“And I also say to members of my own party that it is doubly important for us to show that we are prepared to act when one of our own, however senior, is found wanting.
“I will vote in favour of the report by the Privileges Committee, I urge all members of this House to do so – to uphold standards in public life, to show that we all recognise the responsibility we have to the people we serve and to help to restore faith in our parliamentary democracy.”
Conservative MPs will be given a free vote, but allies of Mr Johnson warned they could face battles with their local parties to remain as candidates at the next election if they back the motion.
Mr Sunak has claimed his reticence about publicising his view on the report’s conclusions is because he “wouldn’t want to influence anyone in advance” of the potential vote.
But publicly backing the report and its sanctions could risk deepening the Tory civil war between Johnson loyalists and his own administration.
The Prime Minister’s official spokesman said he had afternoon meetings on Monday, including hosting his Swedish counterpart, Ulf Kristersson, before attending a dinner in the evening.
Pressed repeatedly on whether Mr Sunak could make an appearance in the Commons, the official said: “Currently you’ve got his schedule for today, which doesn’t include attending Parliament.”
The Prime Minister told ITV’s Good Morning Britain the committee had carried out its work “thoroughly” and that he respected the Tory majority-panel.
He added: “It will be up to each and every individual MP to make a decision of what they want to do when the time comes.
“It’s important the Government doesn’t get involved in that because it is a matter for Parliament and members as individuals, not as members (of) Government.”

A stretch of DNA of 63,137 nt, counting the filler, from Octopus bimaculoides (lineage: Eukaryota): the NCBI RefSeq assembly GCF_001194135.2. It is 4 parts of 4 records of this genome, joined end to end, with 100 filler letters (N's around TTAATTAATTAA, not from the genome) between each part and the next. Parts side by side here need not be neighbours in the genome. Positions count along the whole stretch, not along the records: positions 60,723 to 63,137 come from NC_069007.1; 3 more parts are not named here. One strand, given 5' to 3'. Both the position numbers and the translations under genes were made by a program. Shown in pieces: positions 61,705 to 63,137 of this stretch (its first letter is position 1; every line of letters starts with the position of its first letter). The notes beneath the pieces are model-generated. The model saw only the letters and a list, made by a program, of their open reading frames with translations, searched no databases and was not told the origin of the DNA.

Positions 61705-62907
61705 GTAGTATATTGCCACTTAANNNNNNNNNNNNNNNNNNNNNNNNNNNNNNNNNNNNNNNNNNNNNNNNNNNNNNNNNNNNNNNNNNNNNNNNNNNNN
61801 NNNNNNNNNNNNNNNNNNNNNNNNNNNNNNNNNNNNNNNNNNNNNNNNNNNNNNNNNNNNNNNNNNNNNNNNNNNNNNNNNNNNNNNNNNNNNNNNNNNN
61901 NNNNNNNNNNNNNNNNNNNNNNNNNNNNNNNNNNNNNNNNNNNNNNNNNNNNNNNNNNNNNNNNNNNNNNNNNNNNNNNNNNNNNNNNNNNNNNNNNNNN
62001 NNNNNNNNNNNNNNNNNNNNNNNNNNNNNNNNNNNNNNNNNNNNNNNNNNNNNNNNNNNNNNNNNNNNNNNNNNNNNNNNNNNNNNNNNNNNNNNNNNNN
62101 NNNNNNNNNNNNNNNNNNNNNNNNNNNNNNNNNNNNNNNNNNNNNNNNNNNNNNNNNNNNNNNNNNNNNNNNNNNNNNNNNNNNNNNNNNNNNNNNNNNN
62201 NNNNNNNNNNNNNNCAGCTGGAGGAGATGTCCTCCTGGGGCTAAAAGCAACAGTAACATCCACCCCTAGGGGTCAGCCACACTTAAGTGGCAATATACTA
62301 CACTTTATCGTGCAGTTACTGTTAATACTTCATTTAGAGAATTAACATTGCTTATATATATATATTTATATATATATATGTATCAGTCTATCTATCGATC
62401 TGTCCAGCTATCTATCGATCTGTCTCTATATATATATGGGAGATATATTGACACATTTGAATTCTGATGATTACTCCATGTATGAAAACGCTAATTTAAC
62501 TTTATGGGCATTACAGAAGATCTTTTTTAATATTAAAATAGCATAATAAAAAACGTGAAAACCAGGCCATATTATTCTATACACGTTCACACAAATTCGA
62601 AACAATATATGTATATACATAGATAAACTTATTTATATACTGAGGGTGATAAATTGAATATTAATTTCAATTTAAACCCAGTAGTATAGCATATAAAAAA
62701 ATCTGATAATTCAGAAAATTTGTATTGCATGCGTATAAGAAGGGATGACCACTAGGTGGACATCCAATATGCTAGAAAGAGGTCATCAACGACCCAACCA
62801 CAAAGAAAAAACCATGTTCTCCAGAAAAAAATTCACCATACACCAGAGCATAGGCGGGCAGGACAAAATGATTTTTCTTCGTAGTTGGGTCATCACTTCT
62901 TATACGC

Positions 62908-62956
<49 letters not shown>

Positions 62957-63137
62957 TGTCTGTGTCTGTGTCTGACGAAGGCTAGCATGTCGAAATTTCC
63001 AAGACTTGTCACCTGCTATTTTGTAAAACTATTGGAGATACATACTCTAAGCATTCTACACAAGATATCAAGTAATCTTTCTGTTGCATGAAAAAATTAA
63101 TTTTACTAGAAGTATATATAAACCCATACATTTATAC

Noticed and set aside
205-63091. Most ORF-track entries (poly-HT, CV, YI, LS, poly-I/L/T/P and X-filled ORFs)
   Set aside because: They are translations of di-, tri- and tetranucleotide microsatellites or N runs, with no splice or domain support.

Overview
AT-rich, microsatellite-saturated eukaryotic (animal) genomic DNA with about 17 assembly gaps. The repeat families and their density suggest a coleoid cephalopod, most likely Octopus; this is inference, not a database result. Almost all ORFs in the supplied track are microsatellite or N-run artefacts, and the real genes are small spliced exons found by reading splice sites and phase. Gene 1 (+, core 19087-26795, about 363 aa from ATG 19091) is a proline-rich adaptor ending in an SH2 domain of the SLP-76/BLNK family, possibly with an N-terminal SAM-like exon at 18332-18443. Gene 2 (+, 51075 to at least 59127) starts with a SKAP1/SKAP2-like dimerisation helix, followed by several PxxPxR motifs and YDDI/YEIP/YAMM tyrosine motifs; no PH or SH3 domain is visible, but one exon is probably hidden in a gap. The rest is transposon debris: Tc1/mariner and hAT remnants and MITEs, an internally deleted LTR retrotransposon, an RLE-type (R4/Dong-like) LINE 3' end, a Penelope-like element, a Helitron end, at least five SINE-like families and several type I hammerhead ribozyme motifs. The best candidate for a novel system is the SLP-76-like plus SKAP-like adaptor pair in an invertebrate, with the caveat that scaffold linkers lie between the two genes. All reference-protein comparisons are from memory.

Labour leader Sir Keir Starmer told the programme the Prime Minister should participate if there is a Commons vote, saying: “He should show leadership – come along, get in the lobby, and show us where he stands on this.”
Liberal Democrat deputy leader Daisy Cooper said: “Refusing to back this motion would be an insult to bereaved families who grieved alone while Johnson lied and partied.
“The buck stops at the very top of Government, if Rishi Sunak really wanted to govern with integrity he shouldn’t be running scared of this vote.”
It came as the Metropolitan Police confirmed they were reviewing new material in relation to a Christmas party held at Conservative Campaign Headquarters during the height of the pandemic in December 2020.
Tory activists were invited to what was described as a “jingle and mingle” party, according to the BBC, despite members of the public being banned from seeing each other under Covid regulations in place at the time.
A video of the event published by the Sunday Mirror, which appeared to show Tory staff dancing and joking about coronavirus restrictions, is among the new evidence Scotland Yard is considering.
Both former London mayoral candidate Shaun Bailey and Tory aide Ben Mallet, who were handed a peerage and an OBE respectively in Mr Johnson’s resignation honours, attended the gathering.